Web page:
Nathan Meyers (NRS ’20) Bachelor of Science Nursing Program, Nurse Residency Program at MetroHealth, Cleveland, emergency department

 

 

 

 

 


Question: What have your UToledo education and experiences taught you to prepare you for such an immediate and difficult challenge ahead?

Emily Galla

“My UToledo experience has been the best four years of my life. I originally came to Toledo with a different major, but after changing it a couple of times, I finally decided to pursue nursing. My nursing education throughout the program has been one of the most challenging, yet rewarding experiences of my college career. There were many late nights, tears and wondering if I chose the right career path, but the feeling that I made a difference in someone else’s life made it all worth it. I am now confident in my skills and bedside manner, and I am excited to begin my career so soon. In addition to nursing school, I am also involved in many organizations around campus and have held leadership positions in my sorority and the Mortar Board National Senior Honor Society. I also have guided tours, helping prospective students and their families find their place at UToledo, just like I found mine. All of these outside experiences have given me the confidence and leadership skills that ultimately helped me make the decision to graduate early. I know it will be a difficult road ahead, but I am ready to help those who need it most. Without my UToledo education and experiences, I would not be the person I am today, and for that I am grateful.”

Emily Galla (NRS ’20) Bachelor of Science Nursing Program, Cleveland Clinic, cardiovascular intensive care unit

 

Cindy Pu

“During my time at UToledo, I have not only learned in the classroom setting but also in the hospital and work setting that has transformed my education and learning objectives. I did not think it was possible for me to go into nursing school, let alone graduate early to help assist on the frontlines of this pandemic. Throughout my five semesters in nursing school, I was able to be a part of the UToledo CommunityCare Clinics as director of nursing relations. I was able to work alongside some of the most amazing healthcare providers who volunteered their time to teach and contribute to patients of every socioeconomic background. I was able to gain a better perspective of various patients in Toledo, which will help me in the future. I also have been able to work as a nursing assistant at The University of Toledo Medical Center in the float pool where I have picked up skills that I know will allow me to be a better nurse. If it weren’t for my experiences that I gained through nursing school, I wouldn’t be able to be confident in my ability to become a nurse today.”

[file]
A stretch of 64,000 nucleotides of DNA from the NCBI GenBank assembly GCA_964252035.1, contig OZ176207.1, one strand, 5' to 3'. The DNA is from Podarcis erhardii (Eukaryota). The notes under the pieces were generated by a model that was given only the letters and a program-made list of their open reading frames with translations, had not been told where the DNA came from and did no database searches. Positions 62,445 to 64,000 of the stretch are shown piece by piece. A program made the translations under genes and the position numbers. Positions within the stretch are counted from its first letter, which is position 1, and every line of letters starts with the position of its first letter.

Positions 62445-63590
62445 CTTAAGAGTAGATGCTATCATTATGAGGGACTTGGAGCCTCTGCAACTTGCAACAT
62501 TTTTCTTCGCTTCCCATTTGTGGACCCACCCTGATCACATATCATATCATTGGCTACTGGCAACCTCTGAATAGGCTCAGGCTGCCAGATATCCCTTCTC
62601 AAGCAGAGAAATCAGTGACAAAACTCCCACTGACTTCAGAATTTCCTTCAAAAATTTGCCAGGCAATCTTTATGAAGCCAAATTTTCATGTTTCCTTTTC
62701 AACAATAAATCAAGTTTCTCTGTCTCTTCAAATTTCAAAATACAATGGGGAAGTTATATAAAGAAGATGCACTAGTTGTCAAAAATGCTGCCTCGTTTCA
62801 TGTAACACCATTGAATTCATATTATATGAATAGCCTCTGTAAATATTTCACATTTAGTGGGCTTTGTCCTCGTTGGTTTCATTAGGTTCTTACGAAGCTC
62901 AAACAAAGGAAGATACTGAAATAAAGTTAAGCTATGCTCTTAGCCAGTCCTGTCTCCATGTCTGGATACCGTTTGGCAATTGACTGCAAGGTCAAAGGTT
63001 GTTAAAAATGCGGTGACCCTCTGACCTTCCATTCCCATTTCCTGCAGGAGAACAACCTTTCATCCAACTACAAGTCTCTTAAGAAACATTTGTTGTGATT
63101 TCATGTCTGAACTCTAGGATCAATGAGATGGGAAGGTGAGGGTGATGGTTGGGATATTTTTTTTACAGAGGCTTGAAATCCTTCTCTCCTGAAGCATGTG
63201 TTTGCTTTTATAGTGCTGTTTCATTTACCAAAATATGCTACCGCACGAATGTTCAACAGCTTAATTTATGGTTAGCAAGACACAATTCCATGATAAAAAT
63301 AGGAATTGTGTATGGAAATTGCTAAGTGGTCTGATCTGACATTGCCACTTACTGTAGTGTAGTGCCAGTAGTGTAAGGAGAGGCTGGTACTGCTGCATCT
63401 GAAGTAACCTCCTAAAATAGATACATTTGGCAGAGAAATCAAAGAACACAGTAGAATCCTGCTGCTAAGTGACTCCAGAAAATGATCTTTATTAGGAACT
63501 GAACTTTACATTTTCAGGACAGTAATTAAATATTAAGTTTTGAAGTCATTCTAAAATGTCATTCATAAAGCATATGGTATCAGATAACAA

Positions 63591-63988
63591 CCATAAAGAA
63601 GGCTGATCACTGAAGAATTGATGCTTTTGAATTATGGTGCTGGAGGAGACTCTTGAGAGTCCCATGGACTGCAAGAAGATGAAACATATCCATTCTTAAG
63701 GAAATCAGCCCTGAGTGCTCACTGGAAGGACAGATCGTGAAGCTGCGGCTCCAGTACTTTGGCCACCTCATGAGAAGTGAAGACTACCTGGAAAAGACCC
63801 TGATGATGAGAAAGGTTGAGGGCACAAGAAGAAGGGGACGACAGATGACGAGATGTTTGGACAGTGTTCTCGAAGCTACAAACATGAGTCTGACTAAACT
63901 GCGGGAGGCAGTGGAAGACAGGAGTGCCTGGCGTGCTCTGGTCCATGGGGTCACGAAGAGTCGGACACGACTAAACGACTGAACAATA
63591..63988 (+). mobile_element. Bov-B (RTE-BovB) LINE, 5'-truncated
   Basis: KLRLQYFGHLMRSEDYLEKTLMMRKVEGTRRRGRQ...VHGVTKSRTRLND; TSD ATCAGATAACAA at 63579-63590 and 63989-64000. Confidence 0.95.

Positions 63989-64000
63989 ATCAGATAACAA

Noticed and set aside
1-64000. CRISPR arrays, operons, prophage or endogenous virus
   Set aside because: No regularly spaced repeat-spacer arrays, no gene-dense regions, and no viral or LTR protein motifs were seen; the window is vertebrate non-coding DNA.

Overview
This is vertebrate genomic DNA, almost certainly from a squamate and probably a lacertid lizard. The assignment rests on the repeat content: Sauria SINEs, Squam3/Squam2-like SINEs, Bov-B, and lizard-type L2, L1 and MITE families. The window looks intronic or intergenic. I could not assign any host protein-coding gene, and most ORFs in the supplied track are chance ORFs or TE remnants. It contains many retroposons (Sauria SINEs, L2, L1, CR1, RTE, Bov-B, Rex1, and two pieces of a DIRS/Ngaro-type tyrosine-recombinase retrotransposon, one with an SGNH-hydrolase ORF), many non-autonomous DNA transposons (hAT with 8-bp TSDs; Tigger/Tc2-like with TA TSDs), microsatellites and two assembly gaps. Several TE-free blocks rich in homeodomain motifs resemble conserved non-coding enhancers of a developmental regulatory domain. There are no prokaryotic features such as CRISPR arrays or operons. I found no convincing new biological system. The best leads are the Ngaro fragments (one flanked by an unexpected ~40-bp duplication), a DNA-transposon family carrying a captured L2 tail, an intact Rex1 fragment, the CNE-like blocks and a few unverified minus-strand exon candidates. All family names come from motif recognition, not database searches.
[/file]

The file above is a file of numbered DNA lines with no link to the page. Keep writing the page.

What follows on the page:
Cindy Pu, LSW, (MNRS ’20) Master of Science Clinical Nurse Leader Program, float pool RN at The University of Toledo Medical Center

 


Question: What are three things that you will lean on for support and encouragement as you begin to work in your new profession during this health care crisis?

Alex DiCola

“In a time of crisis like this, there are not a lot of support systems to fall back on. As an extrovert, I thrive on human interaction and being able to see people, not just on a screen, but in a social setting. Going right into the front lines in this pandemic is an issue for many reasons. Instead of being trained for almost six to eight months before going onto a floor and having direct patient interaction, we will be trained within the first couple of weeks or have a quicker orientation time. This will allow us to work with and on patients sooner, yet also give us less time to get used to and trained on what the job ‘actually entails.’ Leaning on friends, family and fellow nurses is a pivotal part of this crisis. If we do not properly talk about our day and bottle in fear or hopelessness, it will only harm us in the long run.”

Alex DiCola (NRS ’20) Bachelor of Science Nursing Program, seeking a position in Cleveland

The need for health care providers to help save lives during the COVID-19 pandemic continues, even as some hard-hit cities across the country begin to see a slowing rate of infections or a flattening of the curve. As of May 10, there were 24,081 coronavirus cases in the state of Ohio, and a total of 1,341 confirmed deaths.